Author Jeffery Martin has written 10 books and contributed poetry to 7 anthologies. “Weapon of Choice” won the 2008 New Jersey Beach Book Festival ‘Best Book of Poetry’ and honorable mention in both the New York Book Festival and London Book Festival. Mr. Martin, a storyteller, has also used stories to inspire classrooms and youth groups in both New York and California. While living in Rochester New York he founded the BEHOLD Theater group (he hopes to kick start this again) which introduced to youth to various disciplines within the arts, ranging from Poetry to Fencing. Recently retired from the Los Angeles Unified School District he plans on taking poetry, drumming and storytelling on the road to reach a broader audience. He is currently writing a film script with hopes of releasing it sometime in 2018. His most recent book is “Jus Sayin’ “ released in June 2017 is a myriad of thoughts he has shared over social media over the past few years.
Here are a few excerpts from Jeffery’s latest book Jus Sayin’
June 30, 2014
I don’t see traveling as just a sightseeing experience. It asks things of you when you listen.
More is required because circumstances have attempted to broaden your scope. The story encompasses more and you have no choice but to share it.
As you begin to connect the dots you realize we are one people trying to make the best of life and the petty differences are political ploys, not insurmountable obstacles.
July 1, 2014
All that time wasted in Spanish class being a clown when I should have been paying attention. I regret it now when it could really expand my horizons. Taking things for granted can haunt you sometimes. Never again!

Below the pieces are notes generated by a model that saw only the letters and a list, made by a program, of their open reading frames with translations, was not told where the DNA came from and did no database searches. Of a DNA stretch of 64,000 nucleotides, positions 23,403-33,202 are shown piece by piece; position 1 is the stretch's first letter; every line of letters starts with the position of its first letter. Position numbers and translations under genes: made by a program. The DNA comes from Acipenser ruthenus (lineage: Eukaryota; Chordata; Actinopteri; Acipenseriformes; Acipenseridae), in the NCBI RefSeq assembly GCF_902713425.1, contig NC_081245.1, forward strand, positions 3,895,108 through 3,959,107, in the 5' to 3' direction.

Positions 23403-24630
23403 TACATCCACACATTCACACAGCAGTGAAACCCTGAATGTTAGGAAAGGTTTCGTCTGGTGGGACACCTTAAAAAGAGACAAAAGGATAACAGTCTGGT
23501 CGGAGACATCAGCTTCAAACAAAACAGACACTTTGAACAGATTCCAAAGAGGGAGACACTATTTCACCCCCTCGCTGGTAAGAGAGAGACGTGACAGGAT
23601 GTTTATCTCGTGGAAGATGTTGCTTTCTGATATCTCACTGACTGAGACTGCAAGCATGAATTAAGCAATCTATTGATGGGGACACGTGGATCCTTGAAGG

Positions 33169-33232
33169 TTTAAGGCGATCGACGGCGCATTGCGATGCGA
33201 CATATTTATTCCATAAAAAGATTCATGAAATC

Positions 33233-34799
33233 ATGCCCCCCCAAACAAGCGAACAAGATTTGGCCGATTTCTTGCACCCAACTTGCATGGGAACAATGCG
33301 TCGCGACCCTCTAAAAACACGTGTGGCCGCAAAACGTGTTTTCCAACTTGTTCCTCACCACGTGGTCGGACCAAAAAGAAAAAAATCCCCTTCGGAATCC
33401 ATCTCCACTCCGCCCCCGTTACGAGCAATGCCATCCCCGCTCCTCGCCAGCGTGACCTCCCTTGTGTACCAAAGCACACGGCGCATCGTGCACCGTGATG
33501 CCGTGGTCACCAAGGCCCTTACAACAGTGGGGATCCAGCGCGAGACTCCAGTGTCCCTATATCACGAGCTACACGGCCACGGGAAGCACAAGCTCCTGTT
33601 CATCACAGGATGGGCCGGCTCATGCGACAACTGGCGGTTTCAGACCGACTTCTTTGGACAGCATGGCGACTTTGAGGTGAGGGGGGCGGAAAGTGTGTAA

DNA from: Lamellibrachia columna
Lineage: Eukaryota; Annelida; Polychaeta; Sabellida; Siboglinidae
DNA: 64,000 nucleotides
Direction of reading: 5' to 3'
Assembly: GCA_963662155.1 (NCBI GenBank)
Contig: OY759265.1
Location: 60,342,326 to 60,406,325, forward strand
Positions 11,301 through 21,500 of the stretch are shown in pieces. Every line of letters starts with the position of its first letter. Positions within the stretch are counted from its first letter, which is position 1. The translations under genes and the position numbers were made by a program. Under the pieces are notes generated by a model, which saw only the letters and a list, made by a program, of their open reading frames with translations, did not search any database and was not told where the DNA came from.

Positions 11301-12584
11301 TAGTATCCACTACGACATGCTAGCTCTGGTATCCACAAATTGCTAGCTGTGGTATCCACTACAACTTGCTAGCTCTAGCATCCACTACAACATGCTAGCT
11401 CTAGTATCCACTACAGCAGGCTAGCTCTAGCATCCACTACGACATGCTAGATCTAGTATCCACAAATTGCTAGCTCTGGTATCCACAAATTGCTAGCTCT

July 1, 2014
I was considered “hard headed” (stubborn) when I was growing up. But if I hadn’t been and listened to all the things I would NEVER become, my world would have been just a 5 mile radius with no dreams.
Thank God for hardheadedness! It’s not about proving people wrong, it’s about treating your aspirations right.
September 10, 2014
Was just discussing having to eat peanut butter and jelly sandwiches for a few days. A piece of cake. A real blessing as far as I’m concerned. It got me thinking about how rare a carton of juice or a full refrigerator was when my kids were small. Two jobs wasn’t enough. Going to the food bank once a month wasn’t enough. The struggle was real and present every day. Too fucking proud to ask for food stamps. We ate what we had and forgot about what we didn’t. Use ta complain about the hardships. Say life wasn’t fair. Wanted juice for the little ones every morning but it was just a dream. But we endured and laughed and played through it. Turned into warriors without even realizing it. Grew strong without the pushups. Became appreciative of the small things. So, a peanut butter and jelly sandwich in tough times ain’t shit. Bring it on, I got this!
Find More Inspiration in his book Jus Sayin’
Jus Sayin’–Now Available
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